Devastatingly Milton: Ian McKellen’s thrilling, trippy retelling of Paradise Lost

John Milton dictated Paradise Lost to assistants. 350 years on, the poem still sounds like it was meant to be read aloud.

Sign Up

Get the New Statesman's Morning Call email.

Having gone completely blind in his early forties, John Milton dictated Paradise Lost, line by line, to assistants. First published in 1667, the poem sounds very much like it was meant to be read aloud. In a new adaptation (by the poet Michael Symmons Roberts), Ian McKellen plays Milton narrating his greatest poem in English, about the fall of man in Eden (2.30pm, 24 March and 3pm, 25 March). Scenes of confrontations between the various dark angels as they look bitterly upon humanity (“like to us but lesser in power and excellence”) all take place to the sounds of bubbling lava and distant screams, as though this were an aural Hieronymus Bosch, with unspeakable creatures wearing plague doctor masks lurching semi-broiled from steaming cauldrons.

McKellen sounds uber-Gandalf, especially when relishing such phrases as “of man’s first disobedience” and “the ways of mortals”. There’s even a confrontation with some dire creature heard panting sinisterly as McKellen notes, “black it stood as night, fierce as ten furies, terrible as hell”, which cannot but call to mind his Gandalf facing down the fiery Balrog in Tolkien’s Mines of Moria (“the orcs themselves were afraid and fell silent”). It’s impossible not to find all this a thrill: the slightly trippy feeling, especially. But best is Simon Russell Beale as Satan – so rational, so persuasive. Perfectly Miltonic. “He may sound like a very progressive and likeable educator,” warned the theologian René Girard, succinctly, of Satan in Paradise Lost. SRB approaches the part absolutely like this and is disorientatingly brilliant, especially in the way he implies, with every sigh and nuance, that if we were only to submit to his way we would feel liberated. Free from the burden of experience.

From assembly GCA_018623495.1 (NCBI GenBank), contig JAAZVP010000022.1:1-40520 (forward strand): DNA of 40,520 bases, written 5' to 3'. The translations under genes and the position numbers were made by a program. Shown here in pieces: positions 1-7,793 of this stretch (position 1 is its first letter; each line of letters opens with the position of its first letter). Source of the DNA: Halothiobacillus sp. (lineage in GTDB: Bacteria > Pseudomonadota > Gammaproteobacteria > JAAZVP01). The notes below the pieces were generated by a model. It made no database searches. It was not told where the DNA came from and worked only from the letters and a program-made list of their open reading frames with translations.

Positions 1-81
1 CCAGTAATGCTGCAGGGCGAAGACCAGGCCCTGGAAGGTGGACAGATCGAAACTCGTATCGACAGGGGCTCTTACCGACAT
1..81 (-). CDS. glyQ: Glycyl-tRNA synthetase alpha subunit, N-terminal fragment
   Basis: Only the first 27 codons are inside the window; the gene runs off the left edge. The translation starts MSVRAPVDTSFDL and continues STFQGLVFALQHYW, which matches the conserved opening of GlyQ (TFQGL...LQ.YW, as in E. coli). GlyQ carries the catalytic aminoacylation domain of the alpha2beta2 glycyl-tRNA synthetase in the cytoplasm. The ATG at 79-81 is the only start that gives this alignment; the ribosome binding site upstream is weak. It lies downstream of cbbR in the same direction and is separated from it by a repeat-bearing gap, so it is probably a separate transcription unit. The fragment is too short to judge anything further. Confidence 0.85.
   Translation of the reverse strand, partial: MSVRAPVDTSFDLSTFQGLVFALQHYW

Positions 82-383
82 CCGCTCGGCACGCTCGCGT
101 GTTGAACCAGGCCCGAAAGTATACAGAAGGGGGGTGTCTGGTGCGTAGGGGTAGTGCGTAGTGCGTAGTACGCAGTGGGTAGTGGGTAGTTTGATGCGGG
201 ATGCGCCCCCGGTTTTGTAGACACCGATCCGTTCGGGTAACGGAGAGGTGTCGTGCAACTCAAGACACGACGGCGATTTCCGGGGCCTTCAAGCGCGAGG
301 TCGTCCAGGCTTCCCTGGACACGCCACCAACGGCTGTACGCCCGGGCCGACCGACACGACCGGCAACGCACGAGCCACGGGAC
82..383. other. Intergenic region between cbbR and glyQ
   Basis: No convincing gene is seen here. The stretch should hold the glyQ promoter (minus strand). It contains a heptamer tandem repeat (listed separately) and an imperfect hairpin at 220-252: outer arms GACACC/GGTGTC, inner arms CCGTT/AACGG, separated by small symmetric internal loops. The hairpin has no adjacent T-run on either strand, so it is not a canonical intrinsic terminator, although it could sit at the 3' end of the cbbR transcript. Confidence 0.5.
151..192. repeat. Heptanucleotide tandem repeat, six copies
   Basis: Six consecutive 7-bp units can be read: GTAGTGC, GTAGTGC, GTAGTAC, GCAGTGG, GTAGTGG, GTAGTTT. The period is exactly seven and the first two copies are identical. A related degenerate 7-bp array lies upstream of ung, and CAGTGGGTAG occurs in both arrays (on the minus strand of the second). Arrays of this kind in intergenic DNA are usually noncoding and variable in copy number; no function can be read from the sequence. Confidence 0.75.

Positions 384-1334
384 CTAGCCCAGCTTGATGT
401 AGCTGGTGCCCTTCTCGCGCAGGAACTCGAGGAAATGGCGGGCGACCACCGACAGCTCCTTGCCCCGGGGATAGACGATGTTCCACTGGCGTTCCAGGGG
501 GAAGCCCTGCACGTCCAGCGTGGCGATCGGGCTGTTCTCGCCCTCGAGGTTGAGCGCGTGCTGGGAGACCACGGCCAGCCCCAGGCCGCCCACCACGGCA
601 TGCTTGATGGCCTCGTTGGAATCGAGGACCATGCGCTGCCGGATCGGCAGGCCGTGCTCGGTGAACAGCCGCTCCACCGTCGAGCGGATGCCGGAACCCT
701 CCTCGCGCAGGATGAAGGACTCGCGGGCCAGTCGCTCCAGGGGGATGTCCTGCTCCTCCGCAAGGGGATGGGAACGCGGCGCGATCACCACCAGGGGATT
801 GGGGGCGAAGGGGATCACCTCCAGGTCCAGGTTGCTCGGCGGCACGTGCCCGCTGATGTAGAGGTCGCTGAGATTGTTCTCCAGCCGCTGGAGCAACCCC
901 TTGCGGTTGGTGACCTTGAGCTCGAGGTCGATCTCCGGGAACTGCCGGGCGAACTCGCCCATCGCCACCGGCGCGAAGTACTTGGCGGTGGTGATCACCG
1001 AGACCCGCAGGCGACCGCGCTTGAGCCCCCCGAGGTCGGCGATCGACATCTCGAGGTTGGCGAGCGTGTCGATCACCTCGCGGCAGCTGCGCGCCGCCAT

Perhaps this all just sounded particularly pregnant to me – and ominous – since I learned that some employees of the BBC were now being sent on “unconscious bias” courses. Policing the unconscious? Oh wash me, baptise me, let me be born again with the stain of history washed away. And now we shall be virtuous. How supremely, how devastatingly, Milton. Never was a poem so needed. “The mind is its own place, and in itself/Can make a heaven of hell, a hell of heaven.”

Antonia Quirke is an author and journalist. She presents The Film Programme on BBC Radio 4. She writes a column on radio for the New Statesman.

This article appears in the 22 March 2018 issue of the New Statesman, Easter special

Free trial CSS